What is in this article?:
- Hantavirus caution urged at hunting camp
- Preventive steps
- At hunting camp, take precautions to safeguard against a potentially fatal virus that sickened nine and killed three in California's Yosemite National Park this past summer.
As people head out to deer camps or cabins this fall, they may want to take some precautions to safeguard themselves against a potentially fatal virus that sickened nine and killed three in California's Yosemite National Park this past summer, warned an expert in Penn State's College of Agricultural Sciences.
Hantavirus has killed several Pennsylvania residents over the years, said David Wolfgang, extension veterinarian and field studies director in Veterinary and Biomedical Sciences. And he emphasized that caution -- but not panic -- is warranted.
Hantavirus first was diagnosed in the United States in the Four Corners area shared by New Mexico, Arizona, Colorado and Utah in 1993, when several young adults complained of acute respiratory distress and about half soon died.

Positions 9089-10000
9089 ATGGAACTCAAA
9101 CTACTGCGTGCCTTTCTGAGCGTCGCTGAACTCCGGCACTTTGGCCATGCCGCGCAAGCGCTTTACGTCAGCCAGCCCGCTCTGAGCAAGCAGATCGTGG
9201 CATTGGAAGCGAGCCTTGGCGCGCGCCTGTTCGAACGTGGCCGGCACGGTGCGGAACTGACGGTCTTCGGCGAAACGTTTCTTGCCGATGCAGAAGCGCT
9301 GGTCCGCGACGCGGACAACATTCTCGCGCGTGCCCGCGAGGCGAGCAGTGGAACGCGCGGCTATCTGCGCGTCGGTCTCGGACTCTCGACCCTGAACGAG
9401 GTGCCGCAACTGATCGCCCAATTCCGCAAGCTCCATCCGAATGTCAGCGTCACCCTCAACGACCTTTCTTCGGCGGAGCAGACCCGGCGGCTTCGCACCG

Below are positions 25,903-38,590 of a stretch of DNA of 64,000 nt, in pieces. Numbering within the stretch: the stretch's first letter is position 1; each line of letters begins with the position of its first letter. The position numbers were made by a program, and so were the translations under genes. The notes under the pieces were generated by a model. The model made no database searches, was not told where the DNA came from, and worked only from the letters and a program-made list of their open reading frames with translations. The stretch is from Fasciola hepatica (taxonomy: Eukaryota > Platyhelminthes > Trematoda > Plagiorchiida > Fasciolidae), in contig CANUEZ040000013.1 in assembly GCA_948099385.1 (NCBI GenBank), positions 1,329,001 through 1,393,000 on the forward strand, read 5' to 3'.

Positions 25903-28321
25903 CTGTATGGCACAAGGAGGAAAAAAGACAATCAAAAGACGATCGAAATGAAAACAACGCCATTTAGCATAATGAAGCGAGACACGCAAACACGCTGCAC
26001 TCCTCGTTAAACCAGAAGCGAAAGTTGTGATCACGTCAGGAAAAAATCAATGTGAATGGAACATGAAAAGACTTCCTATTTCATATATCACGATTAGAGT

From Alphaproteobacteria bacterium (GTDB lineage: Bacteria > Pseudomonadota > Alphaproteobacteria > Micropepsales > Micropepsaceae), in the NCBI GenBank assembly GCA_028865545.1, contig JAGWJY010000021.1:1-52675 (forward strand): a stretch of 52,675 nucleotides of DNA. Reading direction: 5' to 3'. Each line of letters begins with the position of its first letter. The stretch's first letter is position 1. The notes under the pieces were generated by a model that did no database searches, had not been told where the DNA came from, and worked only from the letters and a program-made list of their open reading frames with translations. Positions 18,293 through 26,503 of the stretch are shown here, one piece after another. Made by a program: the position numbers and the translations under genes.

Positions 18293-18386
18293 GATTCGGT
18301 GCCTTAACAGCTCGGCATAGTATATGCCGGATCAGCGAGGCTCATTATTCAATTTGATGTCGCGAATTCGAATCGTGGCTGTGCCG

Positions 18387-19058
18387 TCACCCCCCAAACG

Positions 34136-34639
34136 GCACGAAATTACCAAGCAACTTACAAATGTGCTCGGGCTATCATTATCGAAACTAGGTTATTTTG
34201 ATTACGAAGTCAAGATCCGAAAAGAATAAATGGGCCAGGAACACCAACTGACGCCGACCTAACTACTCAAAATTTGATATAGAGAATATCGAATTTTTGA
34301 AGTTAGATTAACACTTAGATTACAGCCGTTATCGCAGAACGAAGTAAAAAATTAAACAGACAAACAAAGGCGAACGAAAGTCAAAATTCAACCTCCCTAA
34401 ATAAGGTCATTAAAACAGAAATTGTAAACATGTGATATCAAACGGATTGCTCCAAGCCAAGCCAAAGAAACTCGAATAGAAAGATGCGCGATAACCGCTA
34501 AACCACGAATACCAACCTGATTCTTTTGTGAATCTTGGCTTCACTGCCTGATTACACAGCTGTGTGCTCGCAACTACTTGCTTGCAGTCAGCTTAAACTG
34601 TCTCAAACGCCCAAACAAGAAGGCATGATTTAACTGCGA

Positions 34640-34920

Before this year, according to the U.S. Centers for Disease Control and Prevention, a total of 587 cases of hantavirus pulmonary ayndrome (HPS) were reported in the United States. Of these, 556 cases occurred following the initial identification of HPS in 1993, and 31 cases were identified retrospectively. About 36 percent of all reported cases have resulted in death.
HPS is a serious, acute lung disease that causes the lungs to fill with fluid, Wolfgang explained. While there have been only a few cases reported in Pennsylvania more than a decade ago, it is wise to be careful when cleaning out hunting camps and cabins.
"Several species of wild rodents, such as the deer mouse and the white-footed mouse, have been linked to the virus," he said. "You could be at risk when opening or cleaning a hunting camp or cabin -- that may put you in contact with rodent droppings, urine or nesting materials.
"Because the virus enters the lungs through contaminated dust, you should avoid touching rodent droppings and actions that would raise dust."
The Centers for Disease Control website lists recommendations for hantavirus prevention and control at http://www.cdc.gov/ncidod/diseases/hanta/hps/noframes/prevent.htm.
"They are simple precautions that most of us already follow in cleaning our homes," Wolfgang said.